Britain damned if it ‘Brexits’, damned if it doesn’t- finds itself between rock and a hard place

The Brexit Party is not any political force but is a protest vote to warn Conservative and Labour

Britain damned if it ‘Brexits’, damned if it doesn’t- finds itself between rock and a hard place
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Ashis Ray

People in Britain want clarity and action on Brexit. That is the clear message in the just concluded elections in Britain to the European Parliament.

In a murderous night for the country’s main parties – the ruling Conservative and opposition Labour – the decree of the electorate decimated the duo for their disunity and opacity respectively and their combined failure to deliver a departure from the European Union as mandated by a referendum nearly three years ago.

And from this verdict rose like a phoenix a six-week old anti-Europe Brexit Party with the largest vote share and seats – ironically a group hostile towards the EU; and at the same time rendered a boost to the pro-Europe Liberal Democrats and the Green Party.

The Brexit Party is not a La Republique En Marche, which within months eased out the established political parties to elect Emmanuel Macron as the French president as well as won a parliamentary majority. It is a protest vote to warn Conservative and Labour.

Five years ago, too, Brexiteers in the garb of the UK Independent Party attracted the largest percentage of votes and emerged with the biggest tally of seats; but Labour and Conservative were close behind and duly restored normalcy in the general and mid-term elections that followed in 2015 and 2017. But now there could be a tectonic shift, if Conservative and Labour fail to get their act together.

While the turnout – as is not unusual in European elections – was low at 37%, Sunday’s results reflected an unabated divide on Brexit that has engulfed Britain since the 2016 referendum campaign. However, there were green shoots of hope for the pro-EU parties if a second referendum occurs – as demanded by the Lib Dems and the Greens to resolve the deadlock. In fact, a majority in Wales, which opted to ‘Leave’ EU in the plebiscite, has in the European elections rallied behind ‘Remain’.

Support for parties insisting on Brexit on World Trade Organisation terms (or a no-deal scenario), namely the Brexit Party (31.6%) and UKIP (3.3%), aggregated 34.9% of vote share; whereas endorsement of crusaders against Brexit or a second referendum, in other words Lib Dems (20.3%), Greens (12.1%), the Scottish National Party (3.5%), Change UK (3.4%) and Plaid Cymru, the Welsh nationalists (1%), amounted to 40.3%. So, those who voted for Labour (14.1%) and Conservative (9.1%) – split between Europhiles and Europhobes - hold the balance in the event of a re-run.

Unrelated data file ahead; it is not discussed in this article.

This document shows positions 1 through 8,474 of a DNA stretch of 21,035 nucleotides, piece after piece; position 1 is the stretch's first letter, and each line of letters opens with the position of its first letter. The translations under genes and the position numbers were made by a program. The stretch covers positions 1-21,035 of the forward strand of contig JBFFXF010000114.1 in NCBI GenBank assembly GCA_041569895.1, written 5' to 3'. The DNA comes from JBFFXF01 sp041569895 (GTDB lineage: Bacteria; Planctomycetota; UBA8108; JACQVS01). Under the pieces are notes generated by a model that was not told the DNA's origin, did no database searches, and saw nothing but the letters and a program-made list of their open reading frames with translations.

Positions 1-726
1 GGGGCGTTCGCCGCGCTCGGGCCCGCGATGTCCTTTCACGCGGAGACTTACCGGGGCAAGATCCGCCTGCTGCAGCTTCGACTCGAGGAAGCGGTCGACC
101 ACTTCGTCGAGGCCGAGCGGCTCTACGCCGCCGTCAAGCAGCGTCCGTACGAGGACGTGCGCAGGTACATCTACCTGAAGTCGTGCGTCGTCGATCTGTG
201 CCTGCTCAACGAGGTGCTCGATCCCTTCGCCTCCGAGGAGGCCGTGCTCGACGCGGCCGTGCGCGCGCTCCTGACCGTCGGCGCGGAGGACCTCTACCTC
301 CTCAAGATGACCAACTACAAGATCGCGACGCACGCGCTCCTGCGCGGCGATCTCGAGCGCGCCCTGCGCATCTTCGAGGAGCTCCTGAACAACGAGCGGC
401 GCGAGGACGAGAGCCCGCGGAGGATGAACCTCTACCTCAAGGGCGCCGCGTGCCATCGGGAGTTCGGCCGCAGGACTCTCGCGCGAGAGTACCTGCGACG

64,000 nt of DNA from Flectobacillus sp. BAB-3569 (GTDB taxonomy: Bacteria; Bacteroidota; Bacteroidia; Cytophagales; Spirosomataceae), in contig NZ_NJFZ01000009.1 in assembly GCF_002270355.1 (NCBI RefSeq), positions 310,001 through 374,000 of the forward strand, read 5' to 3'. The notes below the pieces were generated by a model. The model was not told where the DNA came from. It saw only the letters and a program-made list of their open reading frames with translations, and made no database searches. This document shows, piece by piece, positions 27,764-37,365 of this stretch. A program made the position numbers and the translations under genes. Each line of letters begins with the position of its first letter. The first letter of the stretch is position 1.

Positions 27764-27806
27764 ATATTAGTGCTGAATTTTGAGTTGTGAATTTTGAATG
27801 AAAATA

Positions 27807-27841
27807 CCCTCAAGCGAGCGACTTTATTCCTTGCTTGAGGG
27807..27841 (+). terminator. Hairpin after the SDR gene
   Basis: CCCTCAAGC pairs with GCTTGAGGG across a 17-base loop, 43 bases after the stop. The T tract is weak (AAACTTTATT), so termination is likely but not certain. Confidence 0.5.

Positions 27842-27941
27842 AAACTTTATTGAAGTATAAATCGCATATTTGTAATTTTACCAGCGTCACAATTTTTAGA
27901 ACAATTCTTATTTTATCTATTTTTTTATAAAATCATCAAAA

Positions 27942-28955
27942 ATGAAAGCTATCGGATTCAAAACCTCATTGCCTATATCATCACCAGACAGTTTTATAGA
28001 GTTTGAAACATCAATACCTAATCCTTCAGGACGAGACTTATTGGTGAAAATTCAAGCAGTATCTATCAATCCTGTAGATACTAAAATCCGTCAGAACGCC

Britain was not envisaged to hold the recent European elections, since the country was scheduled to exit the EU on March 29. This did not happen because the House of Commons repeatedly rejected Prime Minister Theresa May’s Withdrawal Bill and the UK was compelled to extend the deadline to October 31. It’s the biggest challenge confronting Britain since the Second World War.

From the 1980s onwards the Conservatives have engaged in a civil war over its relationship with Europe. To appease the Eurosceptics, David Cameron, as prime minister, pledged to hold a referendum to settle the conflict in the party’s 2015 election manifesto. Redemption of this promise not only backfired on him, but polarised Britain as never before in modern history.

Tory infighting became a national imbroglio, with families facing off within and cabinet ministers disregarding discipline, including disrespecting the authority of the prime minister. Two days before the European results were declared, May became the fourth Conservative premier in a row to become a casualty of the vexed issue.

She will formally resign on June 7, thus triggering a contest for her successor. Former foreign secretary, Boris Johnson, is the bookmakers’ front-runner. Centrist Conservative MPs are openly opposed to him; but the right-wing rank and file of the party, who collectively enjoy a greater say, seem to adore him.

Johnson proclaimed that, if he wins, Britain will – deal or no deal – exit the EU by October 31. This was predictable, as he needs to provide reassurance to his potential backers. A motion on a no deal Brexit, though, was defeated in the Common. Yet, the Conservatives can only recover the votes they have haemorrhaged to the Brexit Party by arriving at a hardline resolution. Therefore, how Johnson or anyone of his persuasion is going to circumvent the Commons will be a theatre to observe.

Experts are of the overwhelming opinion that a no deal Brexit will be suicidal for the British economy. Furthermore, while the British want clarity and action, a no deal Brexit will at best please half the population and leave the rest livid.

Similarly, a customs union – which would delete the deal-breaking back-stop in Northern Ireland agreed between May and the EU – would be unacceptable to uncompromising Brexiteers. Britain is trapped between a rock and a hard place. It’s damned if it Brexits; it’s damned if it doesn’t.

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